For those characters, though, they get a lot of great scenes. I liked the episode dedicated to Syd. I thought Farouk was wonderfully acted as always. He’s both in control yet vulnerable. Switch is an interesting new character, and I felt for her plight. David is the most important, of course, and this season is about what he becomes.

The look and feel of this show is was draws me in. It feels different from anything else I’ve seen on TV, and the show isn’t afraid to take things further. The substance might appear more important than it really is, but the style is always fantastic.

The last season is actually decently straightforward and understandable while still keeping up with all of the uniqueness this show offers. Give it a try if you’re wanting something different. It will draw you in with wonderful scenes and atmosphere as well as a wide variety of episode styles. I really enjoyed what was presented, and I think they told a good story at the end of it.

Agents of SHIELD

I’m sad they announced the show is ending, but it has been quite a wild ride. Of course, it’s not ending just yet. This is season 6, there one more coming soon. So let’s put that off and talk about Season 6.

The show has gotten wild from it’s origins and this season kicks things up even more. Now, there are clones of dead characters, a strange woman, a wacky space adventure, alien birds that turn people into zombies, and more!

The season starts with our main characters in two groups. One in space searching for Fitz. This consists of Daisy, Jemma and side-agents Davis and Piper. Fitz is in space with Enoch. They have wild adventures that’s both fun and sad. Fitz and Simmons have some of the best scenes together, and this season is no different. They have an episode of development mostly to themselves, and they make the most of it.

Meanwhile, on Earth, May, Mack and Yo-Yo need to deal with a new threat. Guess who? It’s evil Coulson! But he doesn’t know who Coulson is and refers to himself as Sarge. He also has a new crew that clashes with Shield.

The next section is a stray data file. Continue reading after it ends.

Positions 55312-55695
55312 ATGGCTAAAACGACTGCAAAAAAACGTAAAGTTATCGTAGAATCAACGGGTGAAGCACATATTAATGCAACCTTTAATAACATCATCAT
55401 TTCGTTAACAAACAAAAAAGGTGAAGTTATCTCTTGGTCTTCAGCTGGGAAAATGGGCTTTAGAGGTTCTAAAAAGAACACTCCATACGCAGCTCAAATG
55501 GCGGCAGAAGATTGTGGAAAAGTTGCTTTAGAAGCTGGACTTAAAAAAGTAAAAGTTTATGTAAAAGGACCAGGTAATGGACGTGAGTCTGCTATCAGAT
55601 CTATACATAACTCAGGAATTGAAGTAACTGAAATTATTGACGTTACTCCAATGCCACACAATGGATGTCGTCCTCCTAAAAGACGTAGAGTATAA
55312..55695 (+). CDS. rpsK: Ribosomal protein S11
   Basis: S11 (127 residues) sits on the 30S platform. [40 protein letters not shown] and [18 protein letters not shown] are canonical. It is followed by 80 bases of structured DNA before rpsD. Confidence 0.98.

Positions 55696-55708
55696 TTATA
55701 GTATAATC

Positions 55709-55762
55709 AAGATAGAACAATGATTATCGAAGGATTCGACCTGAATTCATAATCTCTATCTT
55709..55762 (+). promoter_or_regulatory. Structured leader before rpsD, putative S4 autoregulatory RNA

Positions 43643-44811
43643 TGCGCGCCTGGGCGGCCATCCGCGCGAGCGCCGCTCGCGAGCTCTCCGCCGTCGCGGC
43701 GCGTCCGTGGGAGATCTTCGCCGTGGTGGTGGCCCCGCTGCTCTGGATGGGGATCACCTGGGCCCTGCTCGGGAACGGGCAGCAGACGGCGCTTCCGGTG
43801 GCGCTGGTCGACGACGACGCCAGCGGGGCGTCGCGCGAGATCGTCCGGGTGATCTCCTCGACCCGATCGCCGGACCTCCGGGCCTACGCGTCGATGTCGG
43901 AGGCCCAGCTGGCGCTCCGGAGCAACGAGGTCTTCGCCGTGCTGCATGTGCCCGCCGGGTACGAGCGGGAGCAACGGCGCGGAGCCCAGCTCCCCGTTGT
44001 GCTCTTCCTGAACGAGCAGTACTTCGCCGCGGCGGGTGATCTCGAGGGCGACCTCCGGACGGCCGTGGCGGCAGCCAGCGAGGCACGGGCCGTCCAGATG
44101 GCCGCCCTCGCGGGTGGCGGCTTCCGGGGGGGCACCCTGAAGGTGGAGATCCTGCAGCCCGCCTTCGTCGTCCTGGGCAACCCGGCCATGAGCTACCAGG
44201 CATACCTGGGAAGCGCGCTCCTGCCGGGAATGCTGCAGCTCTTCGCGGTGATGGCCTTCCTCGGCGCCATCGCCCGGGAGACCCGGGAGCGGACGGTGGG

The characters are what makes this show, and they’re still doing great. Even the side characters are fantastic. Out of the new guys from Sarge’s crew, Jaco is perhaps the best.

Also, Deke is back! He’s more of a comedy relief this time around, but he’s still competent when the time calls for it.

This season has a wild plot that takes a bit before everything falls into place. Once Daisy’s group returns to Earth, things pick up a bit and the plot really gets rolling.

Season 6 is another strong showing from Agents of SHIELD. They blend super-heroics with mystery solving and investigation well. Who is this Sarge and what does he want? Go watch and find out.

Hobbs and Shaw

Well, the full title is The Fast and The Furious presents Hobbs and Shaw because this is a spin-off! Luke Hobbs is sharing a movie with former villain Decker Shaw. Two of the largest badasses within the Fast and Furious world have to team up to stop a cyborg and save the world. Just another day in the Fast and Furious world. It should be expected.

This movie is full of action and dumb, goofy fun. It works on the concept of watching Hobbs and Shaw snipe at each other while begrudgingly working together. This concept is done really well. Their interactions are fun, if over the top. But then again, this entire movie is over the top.

Because they don’t like each other, there’s no plot point where they break up the team and then get back together. This movie is them learning to come together because their enemy is a cyborg! As in man with robot and cybernetic enhancements.

The plot doesn’t take any unexpected twists or turns, but it doesn’t need to. The story knows it’s a vehicle for ridiculous action scenes and character moments, so it works within that. Perhaps the movie lasts too long, but each segment is entertaining. The jokes are funny, and the main characters steal the scenes they’re in.

For new characters, we have Shaw’s sister, Hattie. She is the more serious one of the film, but she also is in more danger during the film. She has great scenes with both Hobbs and Shaw and is a good character by herself, too.

The bad guy is Brixton, a cyborg sent to track down Hattie and the technology she stole. He will stop at nothing, not even going through a bus. He has a certain ham to hims that makes him fun to watch. He’s more than a serious, dour villain. He is enjoying himself most of the time.

I do think there needs to be more names bad guys, though, since Hobbs and Shaw pretty much walk through any of the rank and file soldiers. They only get stopped by Brixton. Having other names bad guys would be someone that gives them an actual challenge to add some more tension to the fight scenes.

This movie is plain fun that does stunts and action well. Each of the main characters is given enough scenes to make them more than just ass-kicking machines. They’re people, too, and they have solid arcs. Hobbs and Shaw may be the start of another fun franchise.